Hopkins and Mirren are quite good, but the script gives Hitch little to do but mope about his wife’s inattention, and Mirren’s near-dalliance with another writer (Danny Huston) is a bit uncomfortable.  Either the 68 year old Mirren, or Alma Hitchcock (she was 60 at the time of the making of Psycho) are too old for the communication of unquenched sexual urges necessary for the role.

As for Hitchcock’s own urges, the film cops out.  The director is shown as a peeping tom, and any darker heart is reflected only by his silly imagined conversations with Gein.  Leigh and Miles commiserate a bit on the director’s peculiarities, but nothing particularly upsetting is revealed, and neither actress is capable of delivering some deeper psychic injury or fear.  At best, they cluck, “oh, be careful.  You know old Hitch.” Given the director’s very disturbing behavior prior to, during and after Psycho, the wispy treatment seems cowardly. But even if the filmmakers were reluctant to travel that dark path, they missed many other opportunities to illuminate the eccentricities of the director. The lore has it that Leigh and Hitchcock were both unhappy with John Gavin’s work in his love scene with the former, and that Hitchcock instructed her to “take matters in her own hands” to amp up the passion. Yet this gem of a vignette is left out?

Finally, there is the risky making of Psycho, a film Hitchcock bankrolled himself when the studio became leery over the subject matter.  Hitchcock is ostensibly based on Alfred Hitchcock and the Making of Psycho by Stephen Rebello. which I have not read but hope is more interesting than was portrayed in the film.  The making of the film is characterized as worrisome at times. The director’s financial stress is shown, and he pouts when his wife is away, but that’s about it. Nothing of Hitchcock’s craft is developed, and some of the hurdles, such as the fight with the censors over the shower scene, are played mainly for laughs. So much is missed.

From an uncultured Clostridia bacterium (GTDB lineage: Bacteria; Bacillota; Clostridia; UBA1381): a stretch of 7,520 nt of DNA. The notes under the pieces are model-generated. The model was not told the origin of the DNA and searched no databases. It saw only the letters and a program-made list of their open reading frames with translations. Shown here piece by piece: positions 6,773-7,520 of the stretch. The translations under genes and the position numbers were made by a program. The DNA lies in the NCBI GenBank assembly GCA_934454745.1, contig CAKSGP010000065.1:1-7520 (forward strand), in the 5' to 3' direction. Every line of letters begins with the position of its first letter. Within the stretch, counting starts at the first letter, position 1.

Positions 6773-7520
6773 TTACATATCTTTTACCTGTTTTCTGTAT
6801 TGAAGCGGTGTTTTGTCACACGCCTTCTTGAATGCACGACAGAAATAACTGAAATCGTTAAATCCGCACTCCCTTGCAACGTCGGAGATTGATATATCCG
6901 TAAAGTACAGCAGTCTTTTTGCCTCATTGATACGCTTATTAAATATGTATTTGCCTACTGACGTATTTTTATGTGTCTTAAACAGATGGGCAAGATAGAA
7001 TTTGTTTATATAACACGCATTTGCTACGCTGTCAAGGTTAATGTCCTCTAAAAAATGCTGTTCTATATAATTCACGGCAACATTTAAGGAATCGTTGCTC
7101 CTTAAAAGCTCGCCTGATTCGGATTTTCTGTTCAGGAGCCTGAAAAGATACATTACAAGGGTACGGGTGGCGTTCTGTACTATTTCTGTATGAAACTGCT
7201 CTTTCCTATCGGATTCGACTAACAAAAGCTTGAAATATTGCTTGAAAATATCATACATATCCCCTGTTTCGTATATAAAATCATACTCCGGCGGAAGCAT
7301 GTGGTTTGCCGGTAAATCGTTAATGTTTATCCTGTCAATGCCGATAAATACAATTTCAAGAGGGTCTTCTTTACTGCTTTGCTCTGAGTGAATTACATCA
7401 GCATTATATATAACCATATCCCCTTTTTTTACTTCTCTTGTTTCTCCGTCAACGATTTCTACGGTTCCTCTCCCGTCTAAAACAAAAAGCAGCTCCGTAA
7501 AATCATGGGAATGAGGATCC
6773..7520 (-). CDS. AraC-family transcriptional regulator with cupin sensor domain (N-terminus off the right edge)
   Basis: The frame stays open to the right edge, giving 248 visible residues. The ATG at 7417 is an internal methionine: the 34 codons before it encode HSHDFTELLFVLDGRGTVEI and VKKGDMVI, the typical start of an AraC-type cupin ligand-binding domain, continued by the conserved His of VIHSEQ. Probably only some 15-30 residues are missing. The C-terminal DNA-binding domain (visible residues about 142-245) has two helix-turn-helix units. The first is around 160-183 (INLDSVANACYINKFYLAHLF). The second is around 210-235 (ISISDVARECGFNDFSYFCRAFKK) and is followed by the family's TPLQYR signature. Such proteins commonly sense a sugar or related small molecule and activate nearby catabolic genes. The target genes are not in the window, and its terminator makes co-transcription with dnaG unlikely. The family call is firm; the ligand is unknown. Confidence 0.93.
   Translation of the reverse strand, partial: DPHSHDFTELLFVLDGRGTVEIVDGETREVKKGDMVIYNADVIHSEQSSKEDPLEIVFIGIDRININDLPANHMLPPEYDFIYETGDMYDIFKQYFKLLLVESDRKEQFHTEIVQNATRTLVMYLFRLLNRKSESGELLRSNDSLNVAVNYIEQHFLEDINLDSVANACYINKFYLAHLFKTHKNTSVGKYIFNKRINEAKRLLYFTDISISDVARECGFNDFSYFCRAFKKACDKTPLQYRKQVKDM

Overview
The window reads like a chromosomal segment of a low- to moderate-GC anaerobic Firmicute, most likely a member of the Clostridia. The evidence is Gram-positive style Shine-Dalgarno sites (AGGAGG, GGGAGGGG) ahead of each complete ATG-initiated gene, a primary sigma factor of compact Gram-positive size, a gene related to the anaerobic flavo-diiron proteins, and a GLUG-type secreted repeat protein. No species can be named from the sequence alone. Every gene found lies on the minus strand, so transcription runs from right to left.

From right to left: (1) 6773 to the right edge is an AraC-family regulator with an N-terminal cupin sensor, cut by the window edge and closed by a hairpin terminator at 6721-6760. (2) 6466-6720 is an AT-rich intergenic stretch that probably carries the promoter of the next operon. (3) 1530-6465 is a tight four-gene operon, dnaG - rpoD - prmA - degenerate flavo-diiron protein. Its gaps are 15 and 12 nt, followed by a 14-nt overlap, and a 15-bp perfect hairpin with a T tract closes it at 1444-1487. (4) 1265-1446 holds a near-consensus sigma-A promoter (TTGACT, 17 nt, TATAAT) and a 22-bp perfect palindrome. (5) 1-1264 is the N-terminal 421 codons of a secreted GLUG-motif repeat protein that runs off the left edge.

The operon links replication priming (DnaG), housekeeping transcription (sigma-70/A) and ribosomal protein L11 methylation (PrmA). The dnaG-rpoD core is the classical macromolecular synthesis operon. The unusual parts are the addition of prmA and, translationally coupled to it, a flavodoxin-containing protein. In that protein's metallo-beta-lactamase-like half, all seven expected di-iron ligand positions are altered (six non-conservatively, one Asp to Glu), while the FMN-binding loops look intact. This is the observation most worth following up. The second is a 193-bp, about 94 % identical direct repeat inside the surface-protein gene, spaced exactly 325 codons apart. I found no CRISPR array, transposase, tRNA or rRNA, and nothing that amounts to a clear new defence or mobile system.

Take Rebello in a 2010 interview:

But she is killed in the shower in the novel. In fact, Hitchcock told many people that he was most attracted by Bloch’s notion of a murder coming out of the blue in an everyday, confined setting—the shower, where we feel relaxed and complacent but where we’re utterly vulnerable.  Hitchcock was thrilled with the idea of shocking audiences by casting a major star as the heroine and killing her off so early in the picture. That violated every Hollywood rule. Bloch’s heroine has her head cut off in the shower, not exactly the kind of thing that even Hitchcock could have gotten away with, even if he had been tempted. Bates in the novel is middle-aged, pudgy, alcoholic, brooding, unattractive, repugnant. He also has extensive conversations with his mother, which would have been fatal and a cheat on film. Casting Anthony Perkins was a lucky masterstroke; he’s as charming, attractive, sad, perverse, and lethal as earlier Hitchcock killers like the one Joseph Cotten played in Shadow of a Doubt and Robert Walker played in Strangers on a Train. Perkins had already worked with top directors like William Wyler, Anthony Mann, and Stanley Kramer, and Paramount had spent lots of money promoting him as a successor to the late James Dean or comparing him to the young James Stewart or Henry Fonda. Although he had become a teen idol and even made some hit records, things hadn’t quite clicked and, at the time, Perkins felt typecast and owed Paramount a movie. Hitchcock could hire him inexpensively. It was a perfect storm.”